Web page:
Although the church has a good collection of Anglo-Saxon sculpture and some Norman fragments, none of the fabric appears to date from before the 13thc, which is essentially an E.E. chancel with many Perpendicular additions.
Fragments of Anglo-Saxon cross shafts survive at the church and by the early 10thc. a bishopric was established there, implying a substantial church. Bishops continued to be based at Ramsbury until 1058 when the See was united with Sherborne. After 1066 Ramsbury Church passed to the canons of Salisbury.
The church contains a large collection of Anglo-Saxon fragments, but four of the stones appear to be Norman in date.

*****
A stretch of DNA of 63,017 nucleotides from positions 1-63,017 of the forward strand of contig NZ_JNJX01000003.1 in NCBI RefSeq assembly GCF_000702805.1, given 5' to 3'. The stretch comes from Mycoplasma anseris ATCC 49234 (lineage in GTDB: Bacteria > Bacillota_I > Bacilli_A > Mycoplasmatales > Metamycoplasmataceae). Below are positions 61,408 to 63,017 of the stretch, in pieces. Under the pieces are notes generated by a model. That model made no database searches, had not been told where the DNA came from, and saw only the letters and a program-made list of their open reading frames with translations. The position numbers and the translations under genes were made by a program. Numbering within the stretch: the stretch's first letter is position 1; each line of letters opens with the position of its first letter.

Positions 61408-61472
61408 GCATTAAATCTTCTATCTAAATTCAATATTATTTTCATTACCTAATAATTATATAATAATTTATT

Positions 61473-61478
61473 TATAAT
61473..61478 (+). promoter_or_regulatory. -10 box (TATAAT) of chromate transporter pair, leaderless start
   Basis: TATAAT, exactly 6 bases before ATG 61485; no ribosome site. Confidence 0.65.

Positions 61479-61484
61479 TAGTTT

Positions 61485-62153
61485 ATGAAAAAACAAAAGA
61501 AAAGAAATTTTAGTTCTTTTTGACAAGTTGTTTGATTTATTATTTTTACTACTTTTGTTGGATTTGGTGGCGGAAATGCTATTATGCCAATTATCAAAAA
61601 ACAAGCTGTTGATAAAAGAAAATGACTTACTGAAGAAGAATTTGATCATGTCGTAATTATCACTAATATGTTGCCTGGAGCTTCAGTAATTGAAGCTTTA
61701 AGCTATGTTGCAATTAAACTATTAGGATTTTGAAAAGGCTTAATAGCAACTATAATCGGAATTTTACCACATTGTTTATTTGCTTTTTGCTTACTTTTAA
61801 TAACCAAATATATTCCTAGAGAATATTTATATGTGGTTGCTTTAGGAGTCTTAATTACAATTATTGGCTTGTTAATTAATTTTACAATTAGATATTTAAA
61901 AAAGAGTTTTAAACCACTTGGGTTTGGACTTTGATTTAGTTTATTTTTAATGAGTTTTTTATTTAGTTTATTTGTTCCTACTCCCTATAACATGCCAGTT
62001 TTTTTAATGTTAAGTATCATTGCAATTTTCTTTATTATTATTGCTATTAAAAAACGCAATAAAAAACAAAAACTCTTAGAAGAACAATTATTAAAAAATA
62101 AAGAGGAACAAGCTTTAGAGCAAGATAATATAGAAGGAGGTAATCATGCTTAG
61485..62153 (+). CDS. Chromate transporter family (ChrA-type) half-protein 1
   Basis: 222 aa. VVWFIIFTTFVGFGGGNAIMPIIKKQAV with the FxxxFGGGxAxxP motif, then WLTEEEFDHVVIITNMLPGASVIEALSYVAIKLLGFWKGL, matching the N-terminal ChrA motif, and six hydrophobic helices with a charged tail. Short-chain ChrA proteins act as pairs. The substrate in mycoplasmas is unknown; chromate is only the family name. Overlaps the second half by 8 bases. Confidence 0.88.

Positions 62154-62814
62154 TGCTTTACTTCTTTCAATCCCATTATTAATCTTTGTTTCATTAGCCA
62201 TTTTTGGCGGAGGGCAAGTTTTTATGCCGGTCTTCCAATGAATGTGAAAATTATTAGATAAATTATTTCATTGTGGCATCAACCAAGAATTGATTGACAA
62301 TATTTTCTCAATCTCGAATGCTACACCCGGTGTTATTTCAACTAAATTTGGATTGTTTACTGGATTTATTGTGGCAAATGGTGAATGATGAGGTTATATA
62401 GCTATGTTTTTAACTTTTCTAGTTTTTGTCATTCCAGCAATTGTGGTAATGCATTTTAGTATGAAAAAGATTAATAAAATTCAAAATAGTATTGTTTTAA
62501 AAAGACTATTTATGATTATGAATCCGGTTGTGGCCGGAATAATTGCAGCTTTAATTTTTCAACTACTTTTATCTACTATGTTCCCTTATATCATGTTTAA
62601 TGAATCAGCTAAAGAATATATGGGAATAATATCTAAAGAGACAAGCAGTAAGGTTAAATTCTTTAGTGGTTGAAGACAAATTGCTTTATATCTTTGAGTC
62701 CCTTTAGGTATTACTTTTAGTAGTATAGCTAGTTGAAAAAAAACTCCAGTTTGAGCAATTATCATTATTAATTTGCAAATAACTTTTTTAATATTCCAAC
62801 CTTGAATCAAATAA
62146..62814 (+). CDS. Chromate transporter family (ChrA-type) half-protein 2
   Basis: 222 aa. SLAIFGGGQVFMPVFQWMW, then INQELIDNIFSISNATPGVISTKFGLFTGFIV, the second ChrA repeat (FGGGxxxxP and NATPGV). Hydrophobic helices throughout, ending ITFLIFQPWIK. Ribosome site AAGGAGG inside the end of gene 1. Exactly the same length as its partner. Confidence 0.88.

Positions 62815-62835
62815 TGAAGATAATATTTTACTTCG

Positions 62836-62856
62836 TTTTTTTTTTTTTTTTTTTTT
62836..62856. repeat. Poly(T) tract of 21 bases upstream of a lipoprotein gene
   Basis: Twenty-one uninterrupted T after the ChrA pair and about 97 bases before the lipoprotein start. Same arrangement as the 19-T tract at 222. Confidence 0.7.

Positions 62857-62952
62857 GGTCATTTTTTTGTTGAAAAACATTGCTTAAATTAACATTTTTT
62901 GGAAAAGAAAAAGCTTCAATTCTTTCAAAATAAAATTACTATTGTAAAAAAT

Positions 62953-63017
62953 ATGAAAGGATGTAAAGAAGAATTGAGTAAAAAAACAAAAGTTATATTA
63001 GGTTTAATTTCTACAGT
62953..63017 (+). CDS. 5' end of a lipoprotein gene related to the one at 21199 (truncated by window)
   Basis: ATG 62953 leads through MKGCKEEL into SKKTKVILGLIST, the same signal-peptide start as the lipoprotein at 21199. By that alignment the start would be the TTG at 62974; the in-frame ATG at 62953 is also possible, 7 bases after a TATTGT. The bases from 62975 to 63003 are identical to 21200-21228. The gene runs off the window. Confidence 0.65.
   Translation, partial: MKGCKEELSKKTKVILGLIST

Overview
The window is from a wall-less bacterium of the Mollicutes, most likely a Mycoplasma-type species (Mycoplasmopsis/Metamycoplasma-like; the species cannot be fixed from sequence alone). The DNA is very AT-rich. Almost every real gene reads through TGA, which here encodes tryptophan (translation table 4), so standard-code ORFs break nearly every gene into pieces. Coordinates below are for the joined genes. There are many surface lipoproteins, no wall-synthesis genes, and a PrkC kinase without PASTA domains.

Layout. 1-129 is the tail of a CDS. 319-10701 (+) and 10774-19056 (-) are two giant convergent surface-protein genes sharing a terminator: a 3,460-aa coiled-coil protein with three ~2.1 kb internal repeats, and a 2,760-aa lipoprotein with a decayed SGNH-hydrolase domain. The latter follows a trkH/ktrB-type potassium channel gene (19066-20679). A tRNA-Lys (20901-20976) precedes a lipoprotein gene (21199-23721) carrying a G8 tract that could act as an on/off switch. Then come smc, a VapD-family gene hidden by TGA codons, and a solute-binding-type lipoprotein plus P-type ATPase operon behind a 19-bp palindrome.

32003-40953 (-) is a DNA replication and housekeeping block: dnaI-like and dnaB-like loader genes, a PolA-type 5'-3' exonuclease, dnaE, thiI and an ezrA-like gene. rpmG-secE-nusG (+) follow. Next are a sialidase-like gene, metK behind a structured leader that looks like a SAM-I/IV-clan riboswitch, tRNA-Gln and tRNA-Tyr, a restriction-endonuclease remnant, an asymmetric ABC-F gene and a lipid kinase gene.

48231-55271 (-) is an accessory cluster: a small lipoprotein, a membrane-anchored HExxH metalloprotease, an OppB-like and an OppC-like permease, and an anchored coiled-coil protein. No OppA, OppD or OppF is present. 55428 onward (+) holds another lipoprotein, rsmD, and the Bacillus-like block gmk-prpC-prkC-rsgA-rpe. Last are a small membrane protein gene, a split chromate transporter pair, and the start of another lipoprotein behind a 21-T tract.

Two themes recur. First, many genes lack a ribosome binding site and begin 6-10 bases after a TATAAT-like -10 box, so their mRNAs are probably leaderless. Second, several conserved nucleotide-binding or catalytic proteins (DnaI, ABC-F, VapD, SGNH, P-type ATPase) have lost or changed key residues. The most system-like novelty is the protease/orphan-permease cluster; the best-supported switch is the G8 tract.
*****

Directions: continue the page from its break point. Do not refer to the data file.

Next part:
This stone is 0.33 m long, 0.19 m wide and 0.13 m high, with decoration on two of its faces. A thin roll moulding and a band of simple zigzags are the principal decoration of the stone.
The second stone has a maximum width of 0.33 m tapering down to 0.22 m and it is 0.33 m high. It has a maximum depth of 0.19 m. The stone appears to be part of the legs of a figure with the folds of drapery between the thighs.
A small piece of stone decorated with imbrication (possibly 12thc).
A piece of stone with heavy striations (it could be 12thc).
N. Pevsner and B. Cherry, Buildings of England: Wiltshire. Harmondsworth 1975, 2nd edition, 377-9.
H.M. Taylor and J. Taylor, Anglo-Saxon Architecture, Cambridge 1980.
A History of the County of Wiltshire: Volume 12, Ramsbury and Selkley Hundreds; the Borough of Marlborough, Victoria County History, London, 1983, 12-61, esp. 42-5.